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A Love Letter to "Black Star"

Posted by Amoebite, May 18, 2015 04:47pm | Post a Comment

Love Letter to Black Star

I loved our recent Essential Records piece about Mos Def & Talib Kweli are Black Star. I loved the personal reflection and the reminiscing about that time and how it had an impact. So many of us are touched by music at a point in our lives - by a particular song or record - and it's amazing how much it sticks with us, and resonates for years and years and years. Just hearing that record can make us feel something deeply: a moment in time, a time in our lives. Music is the wallpaper and the soundtrack. For some of us it is something way more than the background, it is at the core of who we were and are and who we developed into.

Karen at Leopold RecordsKaren at the Info Counter (~1990)

Of course I had a slightly different, but just as pivotal, experience with the release of the album. It has been one that has carried me from the Bay down to LA. Black Star was released the year that Amoeba opened in San Francisco. It was what reminded and reassured me why I was committed to doing what we do every day with music. Because, simply put, artists and musicians were still challenging and stretching and inventing and bringing music to people in a whole new way to whole new generations.

In 1976, I was just a kid ("lil K") in a record store. Leopold Records in Berkeley, specifically. I was lucky enough to be in the "business" at a time when folks were discovering Last Poets, Gil Scott-Heron, and the roots of what would transform music completely. I was there to see how people responded; how rap music and hip-hop electrified people. Like nothing anyone had ever heard. Except they HAD, you know? It was all at once familiar and new, energizing and addictive.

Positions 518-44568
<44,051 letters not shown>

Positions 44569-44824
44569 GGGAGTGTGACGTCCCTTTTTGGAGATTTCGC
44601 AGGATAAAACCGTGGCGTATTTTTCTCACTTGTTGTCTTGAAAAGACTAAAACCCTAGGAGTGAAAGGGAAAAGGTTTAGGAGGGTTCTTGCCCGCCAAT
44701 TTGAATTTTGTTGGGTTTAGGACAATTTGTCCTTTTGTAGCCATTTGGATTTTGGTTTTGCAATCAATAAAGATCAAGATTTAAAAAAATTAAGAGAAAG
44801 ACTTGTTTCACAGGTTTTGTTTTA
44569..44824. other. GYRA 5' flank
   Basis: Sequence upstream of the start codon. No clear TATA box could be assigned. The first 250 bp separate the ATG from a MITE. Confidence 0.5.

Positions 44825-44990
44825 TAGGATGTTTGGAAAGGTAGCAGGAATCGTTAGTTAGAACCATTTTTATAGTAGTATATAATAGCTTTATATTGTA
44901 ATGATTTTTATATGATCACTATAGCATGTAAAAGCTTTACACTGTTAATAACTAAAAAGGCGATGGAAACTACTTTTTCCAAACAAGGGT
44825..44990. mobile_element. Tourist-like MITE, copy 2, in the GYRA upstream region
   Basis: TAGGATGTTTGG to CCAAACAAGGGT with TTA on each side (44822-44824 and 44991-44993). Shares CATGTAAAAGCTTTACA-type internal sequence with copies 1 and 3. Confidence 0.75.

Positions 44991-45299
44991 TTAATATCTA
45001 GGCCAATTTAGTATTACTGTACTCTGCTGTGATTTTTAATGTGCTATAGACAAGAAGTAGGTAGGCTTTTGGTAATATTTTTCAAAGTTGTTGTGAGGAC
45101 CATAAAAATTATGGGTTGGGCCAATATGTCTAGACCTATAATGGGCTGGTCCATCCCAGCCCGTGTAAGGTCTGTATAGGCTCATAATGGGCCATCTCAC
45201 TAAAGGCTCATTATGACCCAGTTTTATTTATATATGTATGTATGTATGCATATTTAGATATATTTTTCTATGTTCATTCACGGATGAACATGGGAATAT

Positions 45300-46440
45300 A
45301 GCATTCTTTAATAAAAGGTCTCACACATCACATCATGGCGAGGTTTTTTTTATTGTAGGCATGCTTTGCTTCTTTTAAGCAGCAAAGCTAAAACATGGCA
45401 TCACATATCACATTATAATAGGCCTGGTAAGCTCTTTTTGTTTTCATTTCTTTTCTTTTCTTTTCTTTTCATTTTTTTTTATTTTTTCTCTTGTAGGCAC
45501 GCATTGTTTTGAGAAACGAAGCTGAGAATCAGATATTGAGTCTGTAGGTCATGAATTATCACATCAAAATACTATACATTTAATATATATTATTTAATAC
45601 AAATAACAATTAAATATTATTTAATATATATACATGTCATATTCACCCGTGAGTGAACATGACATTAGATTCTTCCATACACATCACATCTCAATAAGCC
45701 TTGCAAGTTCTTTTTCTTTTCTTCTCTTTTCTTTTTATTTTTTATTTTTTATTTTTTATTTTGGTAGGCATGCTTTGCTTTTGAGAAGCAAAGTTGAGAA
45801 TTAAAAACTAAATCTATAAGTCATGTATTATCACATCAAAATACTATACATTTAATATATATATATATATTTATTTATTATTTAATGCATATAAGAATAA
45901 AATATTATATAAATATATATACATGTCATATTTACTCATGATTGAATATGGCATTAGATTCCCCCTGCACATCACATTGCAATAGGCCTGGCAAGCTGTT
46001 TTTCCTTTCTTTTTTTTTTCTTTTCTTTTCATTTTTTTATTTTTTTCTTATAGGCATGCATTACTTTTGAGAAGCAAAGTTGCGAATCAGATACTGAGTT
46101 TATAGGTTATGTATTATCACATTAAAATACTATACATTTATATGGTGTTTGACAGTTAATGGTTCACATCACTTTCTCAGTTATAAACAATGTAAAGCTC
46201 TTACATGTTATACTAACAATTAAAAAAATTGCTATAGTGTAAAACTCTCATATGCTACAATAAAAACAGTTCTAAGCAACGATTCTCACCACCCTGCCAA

I was in the thick of it from the early '80s to 1995 when Leopold's closed. When that happened, I was sad to think that somehow that "era" had closed or that the connect I felt to that music would evaporate because I couldn't see my people every day, because that outlet had been shut down. It was at that time that things were shifting in the music too, moving more toward what we now know as "pop-R&B" with slick productions and hooks. Puff Daddy was at the helm. Not that I don't love TLCEn VogueMariahBrandyXscape (I do!), but it can be easier to be nostalgic about that era (maybe when comparing to what is out there today?), and at the time I felt a loss.

Leopold Records

Back Row: Karen, Gerald Albright, Warner Atlantic Rep (~1987)
Front Row: Mark Beaver, Roxanne Pettersen

MC Lyte Karen at Leopold Records

MC Lyte & Karen (1991)

Michael Franti at Leopold Records

Wendell Thomas, Michael Franti, Karen

In hindsight maybe it was more of a "softening" -- the balance needed from the hard-hitting rap and hip-hop. Who knows? Plenty of mornings we opened our store to the Bodyguard soundtrack, with Whitney belting her lungs out while the store was empty and we got ready for the day. There was something so comforting about that. Not "soft" at all, but powerful. But that is for another post one day. Someone has or probably will write a dissertation about all of that.

Mos Def and Talib Kweli are Black Star

When I lost "my store," I felt I lost "my music." Getting back into it and setting up the Amoeba store in San Francisco, I started to feel connected again. It was a healing process. And it was the excitement of the release of Black Star that made me feel safe and inspired again. It's not rational, but it's true, as emotions often are. It's about a feeling. When I heard that record, I felt like there was hope. Hope for me personally, for music, for young people connecting to music. People like Ray, who wrote our Essential Records piece. I didn't know him then, but I felt him and knew instinctively that this record would have an impact on him. And that made me feel hope, like music does. It makes you feel hope when it touches you. You know...hallelujah!

That is what I hope we do every day. We connect people with music and we understand what a deep connection that is.

-- Karen Pearson, co-owner of Amoeba

 

Relevant Tags

Hip Hop (93), Essential Records (35), Black Star (6), Mos Def (20), Talib Tweli (2), Hip Hop (93), Leopold Records (4), Amoeba San Francisco (105), Last Poets (2), Gil Scott-heron (10), Mos Def And Talib Kweli Are Black Star (2)